Monday 5 December 2022


WHEN Mpilo Central Hospital’s Ward B6 Sister-in-Charge, Ms Fathima Maheya felt a slight headache and flu symptoms for six consecutive days, she thought it was something that would eventually vanish. But it persisted and intensified leading to her decision to go for a Covid-19 test.

She tested positive, together with five workmates in the same week, forcing them into isolation at home.  Sister Maheya only returned to work yesterday and told Chronicle that Covid-19 is still wreaking havoc, hence more people should get vaccinated.

Government launched a vaccination blitz on December 1 to ensure that the virus remains under control as the country heads into the festive season.

Sister Maheya said she was first attacked by Covid-19 in December last year and recovered. This time around, it was not as severe as she had been vaccinated, underlining the need for people to heed Government’s advice on vaccination.

She said strict measures, especially the mandatory mask for everyone, must be brought back.

 “I thought it was an ordinary headache and some flu, but when the flu got worse, it added on to the general body weakness. It kicked in that this might be Covid-19 as it felt the same way as it was last time. I tested positive,” she said.

“This time around it was painful, the headache, the flu and I was very weak. I went for isolation at home and not even my family members got the virus as they came out negative even after my quarantine. As severe as it was, it never amounted to the criticality of the previous year. That time I thought I was dying. I could not feel any body part, I was weak, I was numb, the head was throbbing. The condition was just so bad.” 

Sister Maheya said she believes that she did not catch the virus at work, but at shops or kombis or any other public gathering that she may have attended. She is just not sure.

“I think I got it in a kombi or at shops because here at work we still mask up. We are health workers who know that the disease is still here and it is deadly. 

However, people out there are gallivanting as if Covid is gone, which will make it regain some punch and kill us,” said Sister Maheya.

Bulawayo provincial medical director, Dr Maphios Siamuchembu said people should accept that the virus is now a part of life and encouraged everyone above the age of 12 years to be fully vaccinated.

He said on December 1, Bulawayo joined the ongoing vaccination blitz because Covid-19 is still a threat.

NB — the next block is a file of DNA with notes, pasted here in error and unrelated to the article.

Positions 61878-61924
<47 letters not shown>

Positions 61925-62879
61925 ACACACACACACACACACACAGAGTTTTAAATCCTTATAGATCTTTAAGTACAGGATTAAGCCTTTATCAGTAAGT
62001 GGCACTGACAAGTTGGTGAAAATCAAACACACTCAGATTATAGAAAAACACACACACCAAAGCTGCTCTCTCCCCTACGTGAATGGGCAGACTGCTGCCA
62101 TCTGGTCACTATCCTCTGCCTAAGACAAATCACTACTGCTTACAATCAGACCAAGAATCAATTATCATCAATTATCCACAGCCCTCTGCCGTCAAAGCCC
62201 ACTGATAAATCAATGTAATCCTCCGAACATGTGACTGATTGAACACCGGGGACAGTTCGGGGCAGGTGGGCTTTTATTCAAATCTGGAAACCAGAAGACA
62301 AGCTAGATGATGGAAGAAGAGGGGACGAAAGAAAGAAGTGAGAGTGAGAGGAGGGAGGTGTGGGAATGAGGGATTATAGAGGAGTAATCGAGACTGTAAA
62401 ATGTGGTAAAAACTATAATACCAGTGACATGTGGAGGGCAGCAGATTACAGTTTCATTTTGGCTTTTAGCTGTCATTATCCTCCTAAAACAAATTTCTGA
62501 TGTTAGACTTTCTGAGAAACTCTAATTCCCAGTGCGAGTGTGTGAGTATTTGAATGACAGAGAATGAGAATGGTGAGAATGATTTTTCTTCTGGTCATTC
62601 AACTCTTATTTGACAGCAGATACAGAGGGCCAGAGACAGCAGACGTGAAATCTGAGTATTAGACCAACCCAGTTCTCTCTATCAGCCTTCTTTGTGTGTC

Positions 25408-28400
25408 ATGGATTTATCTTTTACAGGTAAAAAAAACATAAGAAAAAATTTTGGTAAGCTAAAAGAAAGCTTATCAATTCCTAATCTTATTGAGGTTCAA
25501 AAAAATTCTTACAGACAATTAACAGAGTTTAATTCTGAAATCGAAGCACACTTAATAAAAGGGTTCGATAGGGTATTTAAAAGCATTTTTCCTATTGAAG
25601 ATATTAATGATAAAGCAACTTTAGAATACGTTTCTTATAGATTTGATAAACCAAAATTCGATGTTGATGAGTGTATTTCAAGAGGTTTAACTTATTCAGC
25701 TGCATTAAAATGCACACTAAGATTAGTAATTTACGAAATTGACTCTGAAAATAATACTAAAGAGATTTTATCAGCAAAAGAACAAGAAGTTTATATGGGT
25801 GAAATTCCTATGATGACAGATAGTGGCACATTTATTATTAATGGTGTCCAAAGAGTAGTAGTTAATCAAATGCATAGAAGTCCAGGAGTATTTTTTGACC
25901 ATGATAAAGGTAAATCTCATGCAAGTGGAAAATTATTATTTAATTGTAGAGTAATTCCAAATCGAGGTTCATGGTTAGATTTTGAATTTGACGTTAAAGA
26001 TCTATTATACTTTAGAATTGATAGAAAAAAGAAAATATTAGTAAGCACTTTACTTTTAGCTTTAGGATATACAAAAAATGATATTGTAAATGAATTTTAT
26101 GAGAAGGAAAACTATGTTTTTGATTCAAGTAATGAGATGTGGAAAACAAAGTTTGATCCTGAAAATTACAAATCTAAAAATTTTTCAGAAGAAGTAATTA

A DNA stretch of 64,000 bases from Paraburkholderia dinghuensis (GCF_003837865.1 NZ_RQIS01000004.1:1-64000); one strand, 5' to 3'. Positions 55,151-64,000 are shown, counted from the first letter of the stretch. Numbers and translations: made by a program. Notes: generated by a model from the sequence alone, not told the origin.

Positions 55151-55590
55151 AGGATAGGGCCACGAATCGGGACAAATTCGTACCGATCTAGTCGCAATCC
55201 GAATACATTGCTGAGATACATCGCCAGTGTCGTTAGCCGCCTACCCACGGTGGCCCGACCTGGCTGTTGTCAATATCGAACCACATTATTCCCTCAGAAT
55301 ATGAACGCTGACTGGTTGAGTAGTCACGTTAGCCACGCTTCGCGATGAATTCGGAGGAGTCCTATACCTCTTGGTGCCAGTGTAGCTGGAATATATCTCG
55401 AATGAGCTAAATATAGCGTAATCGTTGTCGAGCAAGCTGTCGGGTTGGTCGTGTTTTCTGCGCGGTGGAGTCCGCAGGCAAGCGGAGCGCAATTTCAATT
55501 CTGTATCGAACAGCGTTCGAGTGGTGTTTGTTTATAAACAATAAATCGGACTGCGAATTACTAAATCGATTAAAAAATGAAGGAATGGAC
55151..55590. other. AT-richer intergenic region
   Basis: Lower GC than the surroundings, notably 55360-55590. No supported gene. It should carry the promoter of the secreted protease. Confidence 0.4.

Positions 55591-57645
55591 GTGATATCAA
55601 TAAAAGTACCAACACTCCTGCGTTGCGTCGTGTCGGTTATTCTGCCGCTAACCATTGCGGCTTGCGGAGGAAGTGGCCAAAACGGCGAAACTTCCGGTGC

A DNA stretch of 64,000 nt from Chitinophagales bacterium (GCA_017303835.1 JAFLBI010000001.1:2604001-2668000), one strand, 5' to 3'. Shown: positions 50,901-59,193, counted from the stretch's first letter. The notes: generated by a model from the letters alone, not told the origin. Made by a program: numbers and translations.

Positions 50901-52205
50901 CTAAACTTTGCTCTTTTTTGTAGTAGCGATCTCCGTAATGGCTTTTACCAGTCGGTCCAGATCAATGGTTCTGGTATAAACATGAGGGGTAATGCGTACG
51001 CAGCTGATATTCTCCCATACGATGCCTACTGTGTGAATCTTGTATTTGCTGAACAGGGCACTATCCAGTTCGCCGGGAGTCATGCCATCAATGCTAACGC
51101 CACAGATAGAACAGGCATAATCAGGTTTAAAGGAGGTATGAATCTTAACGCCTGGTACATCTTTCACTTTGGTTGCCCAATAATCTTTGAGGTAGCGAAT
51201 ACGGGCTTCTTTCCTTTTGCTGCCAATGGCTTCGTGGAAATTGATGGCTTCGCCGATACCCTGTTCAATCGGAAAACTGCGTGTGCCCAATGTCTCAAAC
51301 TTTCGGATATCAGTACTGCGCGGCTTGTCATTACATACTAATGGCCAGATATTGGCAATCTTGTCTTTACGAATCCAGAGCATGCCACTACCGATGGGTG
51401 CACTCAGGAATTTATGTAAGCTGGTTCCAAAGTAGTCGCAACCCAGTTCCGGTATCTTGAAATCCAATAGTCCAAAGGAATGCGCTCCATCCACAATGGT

Dr Siamuchembu said the province still gets new infections, with the recent highest figure being that of last Friday when five new infections were recorded.

 He said vaccination is ongoing at all council clinics and central hospitals, as well as other private clinics free of charge.

“By end of Wednesday last week, a total of 65,5 percent of the eligible population in Bulawayo had been vaccinated with the first dose, 55,7 second dose and 13,5 got their booster jab – the third dose. The percentages are still low. We wish to get to 60 percent for the second dose and if possible 80 percent for the first dose. Therefore, more people should get vaccinated for their own good,” said Dr Siamuchembu.

Speaking at a Post-Cabinet briefing recently, Minister of Information Communication Technology, Postal and Courier Services, Dr Jenfan Muswere, who was the acting Minister of Information, Publicity and Broadcasting Services, revealed that ministers will be dispatched to various provinces in the country in a bid to boost Covid-19 vaccination figures, as Government works on ensuring that the pandemic remains under control.

As of 27 November 2022, a total of 6 569 603 first doses of the Covid-19 vaccine had been administered, while 4 937 735 people had received their second dose, and 1 239 453 their third dose. 

Ahead of the festive season, Cabinet last week resolved to strengthen enforcement and adherence to World Health Organisation Covid-19 protocols, strengthen genomic sequencing to quickly identify any imported new variants and introduce an electronic vaccination register to enable easy identification and follow up of those yet to receive second and third doses. Chronicle


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